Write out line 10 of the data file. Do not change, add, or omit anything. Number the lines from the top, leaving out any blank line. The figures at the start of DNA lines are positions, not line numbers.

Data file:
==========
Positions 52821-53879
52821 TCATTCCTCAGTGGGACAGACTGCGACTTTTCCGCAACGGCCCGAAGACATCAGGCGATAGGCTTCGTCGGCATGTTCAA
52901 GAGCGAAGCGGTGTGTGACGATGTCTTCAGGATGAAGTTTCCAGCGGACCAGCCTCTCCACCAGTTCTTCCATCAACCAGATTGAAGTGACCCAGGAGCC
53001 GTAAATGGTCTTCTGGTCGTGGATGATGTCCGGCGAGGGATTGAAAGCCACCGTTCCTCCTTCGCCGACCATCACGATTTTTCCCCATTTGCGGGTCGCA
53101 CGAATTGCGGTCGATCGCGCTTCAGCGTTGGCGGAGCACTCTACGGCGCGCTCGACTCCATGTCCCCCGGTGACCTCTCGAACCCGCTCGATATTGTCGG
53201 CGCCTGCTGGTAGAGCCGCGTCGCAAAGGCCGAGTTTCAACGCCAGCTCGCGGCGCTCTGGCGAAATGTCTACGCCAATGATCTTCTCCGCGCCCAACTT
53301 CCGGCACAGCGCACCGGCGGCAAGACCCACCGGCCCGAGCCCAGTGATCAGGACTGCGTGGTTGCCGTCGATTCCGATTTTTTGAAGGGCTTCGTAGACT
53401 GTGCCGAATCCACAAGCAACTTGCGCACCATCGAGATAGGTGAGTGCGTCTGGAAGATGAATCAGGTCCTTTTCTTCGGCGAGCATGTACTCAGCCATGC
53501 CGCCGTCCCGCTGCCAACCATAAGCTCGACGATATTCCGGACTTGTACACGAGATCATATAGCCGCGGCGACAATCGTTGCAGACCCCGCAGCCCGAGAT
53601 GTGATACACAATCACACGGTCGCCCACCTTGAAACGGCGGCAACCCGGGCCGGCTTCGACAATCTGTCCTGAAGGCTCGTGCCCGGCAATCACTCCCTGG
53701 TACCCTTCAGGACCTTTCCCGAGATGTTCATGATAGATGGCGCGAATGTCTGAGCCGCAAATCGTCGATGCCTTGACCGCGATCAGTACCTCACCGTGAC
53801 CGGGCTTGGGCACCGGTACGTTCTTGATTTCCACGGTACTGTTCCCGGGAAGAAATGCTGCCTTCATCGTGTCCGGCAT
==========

53601 GTGATACACAATCACACGGTCGCCCACCTTGAAACGGCGGCAACCCGGGCCGGCTTCGACAATCTGTCCTGAAGGCTCGTGCCCGGCAATCACTCCCTGG